“Comments” on Samaranayake’s article in the CT show that many readers were impressed. I am not only unimpressed, but contend that the Declaration is not what it seems, and what it really represents has caused great harm to our nation, leading us to a protracted civil war and other evils, not the least of which is the government we are saddled with today. In my view, far from being a statement of lofty intentions, the Declaration was a publicity stunt engineered by the Left, in particular by the LSSP, in its attempt to challenge the dominant political clique at the time that became the UNP. Several capable young scholar monks of Vidyalankara were sympathisers if not members of the LSSP or the CP, and it is they, and not the totality of the Vidyalankara monks that made the Declaration, although they managed to gain the consent, enthusiastic or lukewarm, of some senior monks, most importantly the erudite Principal of the College, Kirivattuduve Pragnarama. It is highly unlikely that the monks wrote the Declaration. It was probably written by the LSSP, the monks merely translating it into Sinhala, a language in which the LSSP leadership had only shouting proficiency. It is however possible that the monks were consulted in the process of writing it. Its lapidary articulation suggests that it is the work of a mind familiar with or trained in constitution making and law. It is no accident that the 1972 constitution drafted by Colvin R de Silva incorporates the basic ideas of the Declaration, in particular its derivation of sovereignty.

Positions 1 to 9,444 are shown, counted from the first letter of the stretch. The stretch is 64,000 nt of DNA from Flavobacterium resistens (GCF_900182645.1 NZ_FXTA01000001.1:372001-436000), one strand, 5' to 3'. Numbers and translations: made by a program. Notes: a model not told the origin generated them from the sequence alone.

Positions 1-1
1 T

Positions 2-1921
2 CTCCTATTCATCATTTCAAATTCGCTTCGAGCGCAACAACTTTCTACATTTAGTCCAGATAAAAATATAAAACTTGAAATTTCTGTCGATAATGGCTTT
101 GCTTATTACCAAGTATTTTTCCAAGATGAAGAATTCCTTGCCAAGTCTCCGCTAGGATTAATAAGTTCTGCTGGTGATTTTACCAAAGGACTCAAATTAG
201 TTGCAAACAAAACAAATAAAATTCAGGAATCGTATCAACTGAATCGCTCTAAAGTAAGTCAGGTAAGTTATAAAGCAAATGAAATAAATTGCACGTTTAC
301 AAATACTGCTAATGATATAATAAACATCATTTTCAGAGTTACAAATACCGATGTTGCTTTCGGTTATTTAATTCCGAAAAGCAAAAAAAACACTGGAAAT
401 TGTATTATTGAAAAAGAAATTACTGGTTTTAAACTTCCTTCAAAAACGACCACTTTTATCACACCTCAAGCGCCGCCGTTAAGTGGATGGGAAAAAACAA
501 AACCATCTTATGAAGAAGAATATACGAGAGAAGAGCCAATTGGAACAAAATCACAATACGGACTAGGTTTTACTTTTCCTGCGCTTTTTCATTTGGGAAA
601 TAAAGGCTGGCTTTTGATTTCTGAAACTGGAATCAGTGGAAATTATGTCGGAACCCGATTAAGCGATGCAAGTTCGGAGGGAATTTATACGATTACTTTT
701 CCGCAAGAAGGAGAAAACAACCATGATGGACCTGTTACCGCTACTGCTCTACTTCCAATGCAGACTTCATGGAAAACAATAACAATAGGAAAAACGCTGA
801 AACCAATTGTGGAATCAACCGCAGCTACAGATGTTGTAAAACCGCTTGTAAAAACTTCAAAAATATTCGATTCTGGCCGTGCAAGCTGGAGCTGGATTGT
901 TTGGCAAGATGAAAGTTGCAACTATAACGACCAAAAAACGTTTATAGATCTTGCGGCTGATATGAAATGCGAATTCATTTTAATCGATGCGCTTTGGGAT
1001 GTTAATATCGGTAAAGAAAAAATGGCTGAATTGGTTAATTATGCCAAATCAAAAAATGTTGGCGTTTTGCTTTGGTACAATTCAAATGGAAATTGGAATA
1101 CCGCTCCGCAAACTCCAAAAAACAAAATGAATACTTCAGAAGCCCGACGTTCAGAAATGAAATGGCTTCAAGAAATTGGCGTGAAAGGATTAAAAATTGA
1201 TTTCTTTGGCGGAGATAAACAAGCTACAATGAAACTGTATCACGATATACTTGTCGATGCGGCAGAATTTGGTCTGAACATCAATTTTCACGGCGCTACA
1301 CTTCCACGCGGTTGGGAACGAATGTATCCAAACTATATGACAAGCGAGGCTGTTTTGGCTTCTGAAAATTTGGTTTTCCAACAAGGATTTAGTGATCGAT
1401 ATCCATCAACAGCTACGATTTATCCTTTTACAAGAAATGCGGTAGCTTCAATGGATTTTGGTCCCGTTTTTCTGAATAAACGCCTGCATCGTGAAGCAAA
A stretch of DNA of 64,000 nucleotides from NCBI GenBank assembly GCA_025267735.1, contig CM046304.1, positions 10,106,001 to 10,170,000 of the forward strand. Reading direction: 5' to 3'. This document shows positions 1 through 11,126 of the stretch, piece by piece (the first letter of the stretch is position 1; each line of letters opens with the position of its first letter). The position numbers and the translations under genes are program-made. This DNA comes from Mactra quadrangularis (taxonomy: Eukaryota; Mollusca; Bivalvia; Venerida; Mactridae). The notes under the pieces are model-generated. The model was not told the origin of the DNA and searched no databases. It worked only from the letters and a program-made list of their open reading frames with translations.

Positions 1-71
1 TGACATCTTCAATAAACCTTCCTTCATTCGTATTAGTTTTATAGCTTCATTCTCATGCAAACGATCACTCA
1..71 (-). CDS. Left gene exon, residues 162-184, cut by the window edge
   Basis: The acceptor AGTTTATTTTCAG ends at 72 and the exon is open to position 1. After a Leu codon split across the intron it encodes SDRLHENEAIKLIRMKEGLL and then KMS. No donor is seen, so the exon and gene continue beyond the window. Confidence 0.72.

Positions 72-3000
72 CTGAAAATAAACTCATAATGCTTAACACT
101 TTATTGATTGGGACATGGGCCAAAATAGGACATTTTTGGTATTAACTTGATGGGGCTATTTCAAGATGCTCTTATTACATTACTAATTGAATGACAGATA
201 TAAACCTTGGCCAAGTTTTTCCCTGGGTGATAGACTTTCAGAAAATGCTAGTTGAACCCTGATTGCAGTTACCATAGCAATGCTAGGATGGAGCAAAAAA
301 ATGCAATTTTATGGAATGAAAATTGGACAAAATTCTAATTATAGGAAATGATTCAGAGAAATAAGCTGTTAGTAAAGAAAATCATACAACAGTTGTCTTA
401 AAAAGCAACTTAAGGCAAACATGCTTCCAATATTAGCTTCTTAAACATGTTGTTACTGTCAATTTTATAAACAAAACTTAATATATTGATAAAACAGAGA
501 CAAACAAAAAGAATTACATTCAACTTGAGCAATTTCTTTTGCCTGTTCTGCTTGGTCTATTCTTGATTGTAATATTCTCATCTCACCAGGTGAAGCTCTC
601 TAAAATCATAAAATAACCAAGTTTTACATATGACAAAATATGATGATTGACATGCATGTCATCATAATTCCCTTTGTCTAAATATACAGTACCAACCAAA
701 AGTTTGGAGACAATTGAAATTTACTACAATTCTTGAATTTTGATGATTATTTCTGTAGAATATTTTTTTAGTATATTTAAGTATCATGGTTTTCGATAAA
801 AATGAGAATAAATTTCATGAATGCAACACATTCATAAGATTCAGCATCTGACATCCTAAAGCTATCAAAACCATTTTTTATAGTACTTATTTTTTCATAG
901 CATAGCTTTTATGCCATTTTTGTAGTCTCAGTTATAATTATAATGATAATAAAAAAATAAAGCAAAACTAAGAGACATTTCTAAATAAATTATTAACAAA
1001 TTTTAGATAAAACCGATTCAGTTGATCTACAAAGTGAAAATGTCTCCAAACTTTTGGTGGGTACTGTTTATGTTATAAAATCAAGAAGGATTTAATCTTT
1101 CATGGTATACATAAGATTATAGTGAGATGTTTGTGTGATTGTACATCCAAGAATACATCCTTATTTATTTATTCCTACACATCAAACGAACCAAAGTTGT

If we read the Declaration as a free standing document, that is, with no reference to the rest of the literature with which it is inextricably linked, especially a second Declaration made by the same monks on the heels of the first, and with no reference to the social and political context of the time, the Declaration does sound impressive. But that is really the problem, because it is precisely in relation to the linked literature, especially the second Declaration that ensued, and the broader socio-political context alone that we can properly understand the Declaration.  Seen thus, the Declaration is no more than a preamble to its twin, the second Declaration. Declared by the same monks at the same place a few weeks after the first, it does not take a great deal of insight to see that the two are related. The first Declaration prepares the ground by spelling out, in the lofty terms that understandably impressed our writer and readers, the case for not just independence (which was imminent anyway), but a certain specific kind of independence. And the second Declaration elevates the monks to the status of ideal agents and carriers of that particular kind of independence. Thus, the two Declarations reflect the status and power aspirations of these political monks. Underlying these aspirations and legitimizing them is the idea of return to a utopian Buddhist state that allegedly existed prior to the arrival of the European conquerers. Empowered by a brilliant re-articulation of the monk’s political role by Walpola Rahula, these monks eventually evolved into an influential monastic upper class of wheelers and dealers, of which the robed marauders of the Bodu Bala Sena are the latest mutation.